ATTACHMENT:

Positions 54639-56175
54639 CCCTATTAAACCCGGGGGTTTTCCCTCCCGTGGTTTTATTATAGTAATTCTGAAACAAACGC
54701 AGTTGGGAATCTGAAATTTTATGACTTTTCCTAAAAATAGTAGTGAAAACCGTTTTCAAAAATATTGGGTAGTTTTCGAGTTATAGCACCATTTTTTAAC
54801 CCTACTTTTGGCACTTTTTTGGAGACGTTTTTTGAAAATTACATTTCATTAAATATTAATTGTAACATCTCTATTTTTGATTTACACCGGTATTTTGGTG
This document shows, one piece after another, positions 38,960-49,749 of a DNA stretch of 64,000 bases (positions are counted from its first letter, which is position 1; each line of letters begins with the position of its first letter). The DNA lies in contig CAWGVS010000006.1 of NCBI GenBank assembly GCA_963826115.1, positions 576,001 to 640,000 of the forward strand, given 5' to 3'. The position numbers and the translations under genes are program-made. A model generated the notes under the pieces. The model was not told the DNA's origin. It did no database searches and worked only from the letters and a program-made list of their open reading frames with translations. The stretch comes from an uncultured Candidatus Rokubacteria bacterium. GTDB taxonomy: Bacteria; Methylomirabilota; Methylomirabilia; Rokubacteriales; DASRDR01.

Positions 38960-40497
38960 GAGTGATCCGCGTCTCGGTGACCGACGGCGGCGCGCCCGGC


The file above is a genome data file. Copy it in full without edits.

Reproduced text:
Positions 54639-56175
54639 CCCTATTAAACCCGGGGGTTTTCCCTCCCGTGGTTTTATTATAGTAATTCTGAAACAAACGC
54701 AGTTGGGAATCTGAAATTTTATGACTTTTCCTAAAAATAGTAGTGAAAACCGTTTTCAAAAATATTGGGTAGTTTTCGAGTTATAGCACCATTTTTTAAC
54801 CCTACTTTTGGCACTTTTTTGGAGACGTTTTTTGAAAATTACATTTCATTAAATATTAATTGTAACATCTCTATTTTTGATTTACACCGGTATTTTGGTG
This document shows, one piece after another, positions 38,960-49,749 of a DNA stretch of 64,000 bases (positions are counted from its first letter, which is position 1; each line of letters begins with the position of its first letter). The DNA lies in contig CAWGVS010000006.1 of NCBI GenBank assembly GCA_963826115.1, positions 576,001 to 640,000 of the forward strand, given 5' to 3'. The position numbers and the translations under genes are program-made. A model generated the notes under the pieces. The model was not told the DNA's origin. It did no database searches and worked only from the letters and a program-made list of their open reading frames with translations. The stretch comes from an uncultured Candidatus Rokubacteria bacterium. GTDB taxonomy: Bacteria; Methylomirabilota; Methylomirabilia; Rokubacteriales; DASRDR01.

Positions 38960-40497
38960 GAGTGATCCGCGTCTCGGTGACCGACGGCGGCGCGCCCGGC